It’s been a couple days since Bill Cosby was released from prison after his sexual assault convictions were overturned. If you haven’t read the specifics, the short version is that former Montgomery County District Attorney, Bruce Castor, agreed to not criminally prosecute Cosby if he gave a deposition in a civil case which had been brought against him by Andrea Constand. During that deposition, Cosby admitted to using drugs to target women. The subsequent District Attorney, Kevin R. Steele, used these statements to charge Cosby in 2015. But this week, the Pennsylvania Supreme Court ruled that Castor’s agreement to not charge Cosby should be upheld, and therefore his conviction was overturned and he was released from prison.
There are far more in-depth descriptions and analyses available, and this is not a commentary on the concept of due process. I am certainly no legal expert, but from my vantage point, Cosby was released on a technicality. I feel like in the few days since this has happened, I have been waiting on some profound idea or perspective to kick in and it just…hasn’t. I am tired. I am disappointed. I am angry. But I’m not surprised. This particular situation deals with a legal technicality, but even when we aren’t talking about the justice system, we love technicalities anyway. We love using technicalities as a way to not face the realities of sexual violence, harassment, and generally gross behavior.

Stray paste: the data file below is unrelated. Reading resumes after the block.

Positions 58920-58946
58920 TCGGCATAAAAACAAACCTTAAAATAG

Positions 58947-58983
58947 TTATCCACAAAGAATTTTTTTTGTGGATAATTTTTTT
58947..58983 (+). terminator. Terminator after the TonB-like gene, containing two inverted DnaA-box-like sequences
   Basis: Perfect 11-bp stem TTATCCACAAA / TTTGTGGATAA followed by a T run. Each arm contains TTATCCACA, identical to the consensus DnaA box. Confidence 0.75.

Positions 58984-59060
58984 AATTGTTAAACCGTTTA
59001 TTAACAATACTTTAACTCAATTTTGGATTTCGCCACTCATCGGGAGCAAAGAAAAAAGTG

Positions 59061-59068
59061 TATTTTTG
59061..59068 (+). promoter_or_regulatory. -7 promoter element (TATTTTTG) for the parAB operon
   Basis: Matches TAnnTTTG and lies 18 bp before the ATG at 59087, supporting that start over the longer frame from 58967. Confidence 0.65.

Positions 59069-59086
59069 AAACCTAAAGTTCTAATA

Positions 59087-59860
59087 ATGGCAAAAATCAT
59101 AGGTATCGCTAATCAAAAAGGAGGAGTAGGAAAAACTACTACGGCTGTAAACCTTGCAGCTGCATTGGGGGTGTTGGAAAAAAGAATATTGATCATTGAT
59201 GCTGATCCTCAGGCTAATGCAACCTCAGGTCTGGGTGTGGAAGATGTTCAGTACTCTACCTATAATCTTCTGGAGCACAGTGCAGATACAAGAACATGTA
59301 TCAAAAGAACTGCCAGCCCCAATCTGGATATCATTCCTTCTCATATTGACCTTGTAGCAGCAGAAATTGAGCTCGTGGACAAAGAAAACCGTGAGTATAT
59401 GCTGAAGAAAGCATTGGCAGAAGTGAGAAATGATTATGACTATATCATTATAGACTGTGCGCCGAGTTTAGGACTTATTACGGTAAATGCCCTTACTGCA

“I don’t condone what he did to her, but technically she had been drinking.”
“Yeah, I mean he shouldn’t have done that, but technically they had slept together already.”
“Technically they are 18 now.”
“Technically shouldn’t you have said something right after it happened instead of all these years later?”
It’s far too common to hear sexual violence or predatory behavior explained as the unfortunate result of some technicality. But when we do this, we dismiss a person’s story. We sweep away their trauma. We indicate that they were “technically” the ones to blame for their own assault…for having been drinking. For having had a sexual partner. For being unsure how to get help right away. For being 18. Or for whatever technicality we can find to avoid facing the prevalence, proximity, and severity of sexual violence.
The current conversation around Cosby is, of course, often not about how this technicality doesn’t mean he didn’t do it – especially in social media comment sections. While this technicality absolutely does not absolve him of his crimes, and in no way erases the allegations of approximately 60 women, many are still speaking as if it does. However it is imperative that we remember that our public comments in support of Cosby do nothing to help him, just like the public declarations of his innocence did nothing to protect him in 2015. Instead, these comments of show the people in our own lives how we feel about sexual assault and about those who have experienced it. Those comments shout “if you have a story that sounds anything like those of the people accusing Cosby, don’t bother telling me. I am not a safe person to talk to. I won’t believe you.”
If you are a person who has experienced or been impacted by sexual violence, I want you to know that no technicality makes your experiences your fault. There is no technicality that invalidates the pain that you’ve felt, the journey you’ve traveled, or the growing you’ve done. No technicality takes away your worth.
If you need a place to talk and find resources, please know that you can share your story with us anytime you’d like. We are here for you. We believe you. And we absolutely will not look for technicalities.